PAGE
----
CEU has announced the call for applications for its third annual European Award for Excellence in Teaching in the Social Sciences and Humanities. The award, launched in 2011, is the first and only such pan-European honor and is accompanied by a €5,000 prize. To be eligible, a candidate must be an instructor of any rank in the social sciences and/or humanities and currently teaching at a higher education institution in a member country of the European Higher Education Area (EHEA).
CEU's Senior Vice President and Chief Operating Officer Liviu Matei initiated the award upon the milestone of CEU's 20th anniversary as a way of calling attention to the importance of excellent teaching as well as research within the EHEA. The quality of higher education in Europe came into sharp focus with the creation of the European Commission's EU High Level Group on Modernisation of Higher Education in 2012. Chaired by former Irish President Mary McAleese, the Group is addressing this issue as part of a comprehensive three-year review of the sector across the European Union. During 2012, the committee focused on how best to achieve quality and excellence in teaching and learning; this year it will discuss how to adapt learning in the digital age. The Group will identify best practices and creative solutions, as well as make recommendations to national and European policy makers, universities, and colleges.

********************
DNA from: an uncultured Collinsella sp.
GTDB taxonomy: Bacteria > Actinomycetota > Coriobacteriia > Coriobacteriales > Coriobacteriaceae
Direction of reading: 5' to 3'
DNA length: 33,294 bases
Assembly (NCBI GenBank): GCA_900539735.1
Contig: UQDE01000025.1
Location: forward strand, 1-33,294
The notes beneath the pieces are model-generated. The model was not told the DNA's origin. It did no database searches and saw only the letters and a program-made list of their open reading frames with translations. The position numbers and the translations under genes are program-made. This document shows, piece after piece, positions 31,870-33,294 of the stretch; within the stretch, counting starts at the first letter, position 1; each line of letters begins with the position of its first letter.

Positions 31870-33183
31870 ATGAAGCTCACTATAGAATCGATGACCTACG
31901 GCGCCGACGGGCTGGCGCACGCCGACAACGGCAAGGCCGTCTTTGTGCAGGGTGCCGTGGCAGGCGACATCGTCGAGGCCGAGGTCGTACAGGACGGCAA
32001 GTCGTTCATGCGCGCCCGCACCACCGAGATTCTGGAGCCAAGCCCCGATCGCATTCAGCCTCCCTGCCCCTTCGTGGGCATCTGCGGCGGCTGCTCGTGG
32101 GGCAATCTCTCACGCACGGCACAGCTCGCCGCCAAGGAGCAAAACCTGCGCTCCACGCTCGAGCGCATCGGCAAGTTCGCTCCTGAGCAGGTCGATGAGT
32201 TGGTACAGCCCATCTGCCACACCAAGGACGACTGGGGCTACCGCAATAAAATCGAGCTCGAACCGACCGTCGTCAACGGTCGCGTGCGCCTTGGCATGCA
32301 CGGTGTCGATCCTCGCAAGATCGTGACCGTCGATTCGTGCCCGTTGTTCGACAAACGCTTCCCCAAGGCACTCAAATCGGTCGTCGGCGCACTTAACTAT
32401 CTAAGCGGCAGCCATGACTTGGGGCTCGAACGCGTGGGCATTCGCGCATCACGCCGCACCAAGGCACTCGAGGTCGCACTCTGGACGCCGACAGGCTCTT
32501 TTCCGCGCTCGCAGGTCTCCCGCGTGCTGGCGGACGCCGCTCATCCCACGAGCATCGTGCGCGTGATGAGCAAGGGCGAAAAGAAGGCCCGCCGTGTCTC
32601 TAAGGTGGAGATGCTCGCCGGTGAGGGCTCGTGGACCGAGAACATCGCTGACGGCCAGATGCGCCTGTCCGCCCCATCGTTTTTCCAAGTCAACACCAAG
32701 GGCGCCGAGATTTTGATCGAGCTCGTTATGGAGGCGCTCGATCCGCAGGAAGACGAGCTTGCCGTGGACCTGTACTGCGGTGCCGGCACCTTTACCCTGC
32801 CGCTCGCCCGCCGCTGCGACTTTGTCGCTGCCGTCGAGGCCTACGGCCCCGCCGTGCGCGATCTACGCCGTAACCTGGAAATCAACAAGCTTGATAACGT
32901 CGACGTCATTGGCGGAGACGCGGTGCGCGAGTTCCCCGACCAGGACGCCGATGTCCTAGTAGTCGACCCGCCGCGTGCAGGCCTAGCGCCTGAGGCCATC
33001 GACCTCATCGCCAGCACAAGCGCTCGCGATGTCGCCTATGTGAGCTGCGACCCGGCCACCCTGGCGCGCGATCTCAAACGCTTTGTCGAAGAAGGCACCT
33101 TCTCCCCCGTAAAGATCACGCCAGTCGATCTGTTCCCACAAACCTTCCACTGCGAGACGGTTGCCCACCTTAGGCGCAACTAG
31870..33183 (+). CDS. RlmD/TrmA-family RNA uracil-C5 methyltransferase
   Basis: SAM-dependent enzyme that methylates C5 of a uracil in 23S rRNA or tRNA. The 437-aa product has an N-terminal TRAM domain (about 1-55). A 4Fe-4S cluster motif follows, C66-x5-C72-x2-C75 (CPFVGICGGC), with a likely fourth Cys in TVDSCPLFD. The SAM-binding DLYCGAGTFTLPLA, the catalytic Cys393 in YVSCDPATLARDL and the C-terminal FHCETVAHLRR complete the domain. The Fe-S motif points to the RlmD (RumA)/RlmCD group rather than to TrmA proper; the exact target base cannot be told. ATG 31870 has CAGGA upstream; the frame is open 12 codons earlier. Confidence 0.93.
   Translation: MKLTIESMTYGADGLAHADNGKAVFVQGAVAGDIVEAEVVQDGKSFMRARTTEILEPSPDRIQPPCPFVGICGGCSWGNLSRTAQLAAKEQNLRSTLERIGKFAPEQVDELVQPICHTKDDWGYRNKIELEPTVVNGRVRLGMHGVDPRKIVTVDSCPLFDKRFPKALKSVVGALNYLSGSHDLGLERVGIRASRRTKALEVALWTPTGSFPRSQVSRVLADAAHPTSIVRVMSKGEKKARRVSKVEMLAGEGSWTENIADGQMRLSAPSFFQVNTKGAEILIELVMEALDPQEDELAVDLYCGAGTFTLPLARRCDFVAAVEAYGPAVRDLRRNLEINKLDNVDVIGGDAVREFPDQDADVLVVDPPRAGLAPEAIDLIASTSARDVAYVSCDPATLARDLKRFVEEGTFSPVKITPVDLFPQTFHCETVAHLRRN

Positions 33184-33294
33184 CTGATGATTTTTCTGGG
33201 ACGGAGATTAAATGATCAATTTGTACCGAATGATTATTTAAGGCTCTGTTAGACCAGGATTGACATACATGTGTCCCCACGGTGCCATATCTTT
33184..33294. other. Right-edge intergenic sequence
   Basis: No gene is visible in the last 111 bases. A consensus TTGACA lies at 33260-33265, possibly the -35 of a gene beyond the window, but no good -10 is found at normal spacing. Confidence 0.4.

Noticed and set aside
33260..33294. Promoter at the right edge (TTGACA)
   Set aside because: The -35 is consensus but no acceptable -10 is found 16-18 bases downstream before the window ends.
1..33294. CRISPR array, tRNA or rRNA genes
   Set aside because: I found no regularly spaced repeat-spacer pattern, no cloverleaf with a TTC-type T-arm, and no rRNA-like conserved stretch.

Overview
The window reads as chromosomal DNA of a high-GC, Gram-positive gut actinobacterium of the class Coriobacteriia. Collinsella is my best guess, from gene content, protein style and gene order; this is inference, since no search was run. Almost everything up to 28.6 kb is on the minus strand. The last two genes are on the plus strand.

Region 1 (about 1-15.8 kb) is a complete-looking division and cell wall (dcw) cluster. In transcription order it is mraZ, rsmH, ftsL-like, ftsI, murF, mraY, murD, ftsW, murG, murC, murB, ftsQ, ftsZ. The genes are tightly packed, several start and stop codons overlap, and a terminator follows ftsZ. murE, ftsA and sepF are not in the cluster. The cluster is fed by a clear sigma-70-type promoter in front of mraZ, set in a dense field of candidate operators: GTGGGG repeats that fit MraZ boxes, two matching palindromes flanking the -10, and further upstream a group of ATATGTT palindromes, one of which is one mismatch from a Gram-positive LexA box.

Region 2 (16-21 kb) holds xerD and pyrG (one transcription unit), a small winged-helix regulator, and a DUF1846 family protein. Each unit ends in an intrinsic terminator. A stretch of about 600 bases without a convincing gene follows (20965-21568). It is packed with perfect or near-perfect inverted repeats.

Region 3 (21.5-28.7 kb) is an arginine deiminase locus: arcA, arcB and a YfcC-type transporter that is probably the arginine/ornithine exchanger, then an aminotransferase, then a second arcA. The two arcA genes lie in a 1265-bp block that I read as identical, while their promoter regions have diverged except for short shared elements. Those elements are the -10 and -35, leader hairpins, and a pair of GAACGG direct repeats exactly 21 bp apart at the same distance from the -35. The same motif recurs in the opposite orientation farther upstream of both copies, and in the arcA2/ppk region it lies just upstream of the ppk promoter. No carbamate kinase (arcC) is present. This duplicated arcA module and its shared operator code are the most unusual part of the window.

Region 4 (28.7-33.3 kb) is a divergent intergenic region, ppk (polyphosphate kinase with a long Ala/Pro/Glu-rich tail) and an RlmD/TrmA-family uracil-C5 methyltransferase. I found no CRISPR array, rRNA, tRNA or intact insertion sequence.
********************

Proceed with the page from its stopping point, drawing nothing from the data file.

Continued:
In this year's report, published in June, the Group gave 16 recommendations, including one that advised recognizing and rewarding teachers who make a significant contribution to improving the quality of teaching and learning, whether through their practice, or through their research into teaching and learning. With the presentation of the first European Award for Excellence in Teaching in the Social Sciences and Humanities in 2012, CEU was ahead of the curve in recognizing distinctive and effective instruction.
This year's winner of the European Award for Excellence in Teaching in the Social Sciences and Humanities is Professor Matthew Braham of the University of Bayreuth (Germany). Braham specializes in philosophy and economics. The inaugural winner of the award, Dr. Eleanor Denny of Trinity College Dublin, is an assistant professor of economics. For more information on past winners, visit https://ctl.ceu.hu/teaching-award-recipients.
Current and former faculty members of CEU are not eligible for the award. For more information, see https://ctl.ceu.hu/teaching-award. Applications will be accepted until Jan. 20, 2014 and should be sent to TeachingAward@ceu.hu.